Several key milestones achieved by the project partners
BIO-HArT has established protocols for bio-refining several raw materials like Miscanthus, corn straw and, flaxstraw, into sugars and lignin. Protocols (reaction conditions, processes, etc.) have been established and optimized for the conversion of wood, lignin and sugar fractions into target aromatic compounds.
Along the complete value chain of biomass biorefinery, pilot installations have been established for the conversion and fractionation of obtained lignin and sugar fractions to aromatic compounds. Specifically the following installations have been set up:
- Four pilot installations for bio-refining lignocellulosic materials into sugars and lignin;
- A 2Liter installation for the direct catalytic conversion of wood to a mixture of alkylfenols (the so-called “Lignin-first” technology). This reactor will be used to further optimize the reaction on kilogram scale and for the delivery of samples for evaluation in applications;
- Two continuous process installations which perform several of the key reactions in the Diels-Alder approach from sugar based starting materials (Furans) towards aromatic compounds. BIO-HArT is now able to meet requests from companies for samples on multi-kilogram scale;
- A mobile nano-filtration solvent pilot unit for:
- fractionation / purification of the alkylphenols mixture from the Lignin-first process and;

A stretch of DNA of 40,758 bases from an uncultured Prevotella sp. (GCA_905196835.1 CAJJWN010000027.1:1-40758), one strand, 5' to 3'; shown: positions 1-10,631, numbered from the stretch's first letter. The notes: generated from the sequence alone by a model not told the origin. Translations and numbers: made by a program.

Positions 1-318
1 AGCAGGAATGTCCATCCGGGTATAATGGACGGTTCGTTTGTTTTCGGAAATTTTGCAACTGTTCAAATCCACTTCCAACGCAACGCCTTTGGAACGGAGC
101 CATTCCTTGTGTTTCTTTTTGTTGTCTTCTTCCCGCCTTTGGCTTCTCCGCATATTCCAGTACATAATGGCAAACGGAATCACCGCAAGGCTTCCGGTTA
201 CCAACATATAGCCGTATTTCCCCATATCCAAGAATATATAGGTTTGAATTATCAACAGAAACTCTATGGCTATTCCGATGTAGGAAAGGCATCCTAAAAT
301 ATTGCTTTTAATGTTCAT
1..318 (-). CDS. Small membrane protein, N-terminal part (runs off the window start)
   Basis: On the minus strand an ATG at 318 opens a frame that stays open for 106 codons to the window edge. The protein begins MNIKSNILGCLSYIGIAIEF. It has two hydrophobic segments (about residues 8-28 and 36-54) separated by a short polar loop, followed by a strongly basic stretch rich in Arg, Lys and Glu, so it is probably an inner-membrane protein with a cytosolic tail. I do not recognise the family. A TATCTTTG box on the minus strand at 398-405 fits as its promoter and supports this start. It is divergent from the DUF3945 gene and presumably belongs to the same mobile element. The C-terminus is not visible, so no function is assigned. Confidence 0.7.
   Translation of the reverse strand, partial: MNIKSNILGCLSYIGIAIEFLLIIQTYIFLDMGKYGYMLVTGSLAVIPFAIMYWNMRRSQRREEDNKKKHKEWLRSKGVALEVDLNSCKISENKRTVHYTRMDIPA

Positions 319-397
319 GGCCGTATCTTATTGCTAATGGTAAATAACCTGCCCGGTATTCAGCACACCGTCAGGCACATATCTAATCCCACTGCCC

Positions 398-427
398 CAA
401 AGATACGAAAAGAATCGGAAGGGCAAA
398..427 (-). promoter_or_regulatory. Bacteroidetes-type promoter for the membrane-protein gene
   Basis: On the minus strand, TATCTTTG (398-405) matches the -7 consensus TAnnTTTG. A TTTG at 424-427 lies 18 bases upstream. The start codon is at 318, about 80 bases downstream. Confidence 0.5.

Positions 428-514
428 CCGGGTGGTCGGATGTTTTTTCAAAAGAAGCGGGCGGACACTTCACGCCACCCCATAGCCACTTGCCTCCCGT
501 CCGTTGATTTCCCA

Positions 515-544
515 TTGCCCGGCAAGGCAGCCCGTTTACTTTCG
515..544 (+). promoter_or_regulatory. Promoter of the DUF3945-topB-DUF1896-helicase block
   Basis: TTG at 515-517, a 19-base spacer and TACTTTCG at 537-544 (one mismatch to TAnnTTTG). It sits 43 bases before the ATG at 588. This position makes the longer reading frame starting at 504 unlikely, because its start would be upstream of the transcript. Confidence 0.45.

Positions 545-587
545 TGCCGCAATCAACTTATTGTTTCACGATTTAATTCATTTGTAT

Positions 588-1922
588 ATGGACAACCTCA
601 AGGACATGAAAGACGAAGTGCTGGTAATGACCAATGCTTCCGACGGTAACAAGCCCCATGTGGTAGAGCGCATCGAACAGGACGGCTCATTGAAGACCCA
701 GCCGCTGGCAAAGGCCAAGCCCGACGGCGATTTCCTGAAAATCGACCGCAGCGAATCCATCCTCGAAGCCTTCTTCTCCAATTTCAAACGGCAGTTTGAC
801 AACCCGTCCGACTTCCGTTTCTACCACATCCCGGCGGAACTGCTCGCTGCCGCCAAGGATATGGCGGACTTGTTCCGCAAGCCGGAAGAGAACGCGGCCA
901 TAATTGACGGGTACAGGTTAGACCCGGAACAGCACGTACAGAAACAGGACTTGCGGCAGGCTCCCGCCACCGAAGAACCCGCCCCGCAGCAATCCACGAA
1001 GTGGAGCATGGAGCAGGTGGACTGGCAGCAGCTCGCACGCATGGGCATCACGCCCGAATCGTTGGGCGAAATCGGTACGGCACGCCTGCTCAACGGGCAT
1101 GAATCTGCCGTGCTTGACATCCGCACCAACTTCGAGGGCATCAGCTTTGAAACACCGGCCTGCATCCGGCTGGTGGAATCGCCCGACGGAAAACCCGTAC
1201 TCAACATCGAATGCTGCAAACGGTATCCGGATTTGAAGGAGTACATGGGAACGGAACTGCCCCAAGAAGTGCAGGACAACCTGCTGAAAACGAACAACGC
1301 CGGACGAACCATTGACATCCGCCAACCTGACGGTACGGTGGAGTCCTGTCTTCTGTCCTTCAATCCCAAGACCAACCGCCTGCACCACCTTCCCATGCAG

- fractionation and separation of the Crude Lignin Oil obtained from a catalytic depolymerization process of lignin in supercritical ethanol.
VITO has successfully developed and demonstrated the membrane-based separation of the high molecular weight lignin derivatives from the lignin oils issued from the depolymerisation processes of wood/lignin under consideration in the BIO-HArT project. The further fractionation of the obtained lignin fractions after a first separation step is currently being investigated.
Samples of several aromatic compounds / fractions have been produced on 100g – 1kg scale for evaluation of their quality in a range of applications like coatings, resins, adhesives, lubricants, polyesters, and polyurethane applications.
Profitable and sustainable prospects for the chemical industry
Aromatics are one of the main raw materials used by the chemical industry: 40% of all chemicals are aromatic by nature. Aromatics are currently extracted from oil, which leads to the emission of CO2. The Biorizon Shared Research Center, initiated by TNO, VITO and Green Chemistry Campus, together with partners develops technologies to extract aromatics from plant residues. This reduces dependency on oil, leads to lower CO2-emissions, and provides profitable and sustainable prospects for the chemical industry and the supply industry.
The BIO-HArT project has received a contribution of the European Interreg V Flanders-The Netherlands program that stimulates innovation, sustainable energy, a healthy environment and the labor market by means of cross-border projects. On a total budget of € 6.085.445,38 Interreg contributes € 3.042.722,69 (50 %) and besides that the provinces of North-Brabant, Antwerp, East-Flanders and Flemish-Brabant offered additional funding. Doing so they make an important contribution to the further development of the Flemish-Dutch border region as a top location for the transition to a more sustainable, biobased economy and an efficient use of natural resources.